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Old 11-13-2006, 08:21 PM   #29
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If you're on a buget you can patch it, go to HD and get alum flashing to cut up into patches, just use small rivets to hold them in place.

New material is $50 for a 4X8 piece.

You also can get a cutting wheel to get off anything like the LP clamps or hex bolt heads.
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Old 11-13-2006, 08:28 PM   #30
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On gas lines you must have two wrenches by design so they won't back off through vibration - if you can allign wrenches to be able to leverage both with a one hand squeeze you might be amazed how easily they seperate; the brass and copper stretch or compress when tightened and require exact anti-tourqe to seperate. If its still binding get one wrench hand loaded w/ unloosen tourqe by hand and clap the other in its unloosen direction w/ a chunk of 2X4...

To keep from breaking drill bits one should get a square face punch and drive the mandrel back so the drill bit is better self-alligning going through the softer rivet head aluminum and not going off center then catching on the hardened aluminum mandrel. When I removed my lowest skins I used an old wood chisel sharpened on a belt sander and a hand sledge & got through them with two or three taps.
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Old 11-13-2006, 10:18 PM   #31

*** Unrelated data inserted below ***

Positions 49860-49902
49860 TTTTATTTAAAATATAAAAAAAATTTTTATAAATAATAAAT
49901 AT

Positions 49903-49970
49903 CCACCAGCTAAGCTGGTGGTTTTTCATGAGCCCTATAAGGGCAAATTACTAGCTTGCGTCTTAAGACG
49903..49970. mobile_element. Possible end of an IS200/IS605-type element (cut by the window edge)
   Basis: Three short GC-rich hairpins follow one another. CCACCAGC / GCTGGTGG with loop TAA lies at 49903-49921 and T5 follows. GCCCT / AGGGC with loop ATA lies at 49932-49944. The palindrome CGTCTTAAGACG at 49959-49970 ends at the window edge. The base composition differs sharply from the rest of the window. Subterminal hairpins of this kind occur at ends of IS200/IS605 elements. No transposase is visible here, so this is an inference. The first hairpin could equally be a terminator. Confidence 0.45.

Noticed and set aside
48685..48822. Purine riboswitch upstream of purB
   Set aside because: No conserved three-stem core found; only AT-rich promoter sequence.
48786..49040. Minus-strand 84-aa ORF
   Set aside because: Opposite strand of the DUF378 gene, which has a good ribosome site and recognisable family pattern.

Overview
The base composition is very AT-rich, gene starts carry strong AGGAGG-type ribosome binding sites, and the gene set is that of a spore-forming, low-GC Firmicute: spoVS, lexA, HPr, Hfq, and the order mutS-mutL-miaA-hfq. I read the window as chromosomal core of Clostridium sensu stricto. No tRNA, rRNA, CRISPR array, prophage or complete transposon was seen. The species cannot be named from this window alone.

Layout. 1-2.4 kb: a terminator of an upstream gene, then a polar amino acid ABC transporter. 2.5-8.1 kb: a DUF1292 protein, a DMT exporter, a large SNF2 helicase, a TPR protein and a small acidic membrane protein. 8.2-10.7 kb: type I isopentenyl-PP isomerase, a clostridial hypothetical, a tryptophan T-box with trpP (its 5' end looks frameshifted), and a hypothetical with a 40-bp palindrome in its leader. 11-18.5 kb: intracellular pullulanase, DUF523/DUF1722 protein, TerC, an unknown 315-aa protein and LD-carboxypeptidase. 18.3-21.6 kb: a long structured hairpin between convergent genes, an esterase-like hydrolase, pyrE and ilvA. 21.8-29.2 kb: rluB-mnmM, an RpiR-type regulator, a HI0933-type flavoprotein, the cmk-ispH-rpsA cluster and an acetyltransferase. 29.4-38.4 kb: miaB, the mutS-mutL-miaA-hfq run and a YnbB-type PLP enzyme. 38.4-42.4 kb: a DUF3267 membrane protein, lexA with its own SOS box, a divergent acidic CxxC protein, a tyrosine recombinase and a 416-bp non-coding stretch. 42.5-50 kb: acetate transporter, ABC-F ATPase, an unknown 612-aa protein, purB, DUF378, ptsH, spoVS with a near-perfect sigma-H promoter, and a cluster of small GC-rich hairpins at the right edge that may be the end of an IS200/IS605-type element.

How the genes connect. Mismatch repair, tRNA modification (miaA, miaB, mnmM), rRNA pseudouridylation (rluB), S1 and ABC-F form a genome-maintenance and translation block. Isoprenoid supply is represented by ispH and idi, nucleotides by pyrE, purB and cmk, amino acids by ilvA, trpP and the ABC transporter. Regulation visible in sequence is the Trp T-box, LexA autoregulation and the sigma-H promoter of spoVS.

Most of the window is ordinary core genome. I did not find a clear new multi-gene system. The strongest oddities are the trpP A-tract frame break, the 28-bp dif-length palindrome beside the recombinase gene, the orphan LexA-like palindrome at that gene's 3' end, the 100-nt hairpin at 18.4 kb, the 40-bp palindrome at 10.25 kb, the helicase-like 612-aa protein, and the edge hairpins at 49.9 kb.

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Since these tanks are WAY out of date, would there be anything wrong with sutting this copper tubing off at the front tanks, and then coming in later with new compression fittings to link it up?

I found a welder who will work for $25.00 per hours. He currently welds concession trailers and I hope that everything will work well. The separation he said can be hammered back into line, but that some of the crossmembers will need total replacement. UGGGG!

Starting to think that just doing a full monty would work better. That way I am able to do whatever I want to the inside (Rear Bed, Side bath, etc).

It really stinks that I live 2.5 hours from where my home and the A/S are. I only see it for 1-2 days a week .
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Old 11-18-2006, 10:02 AM   #32
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Frame....REPLACE IT OF FIX IT????

Ok,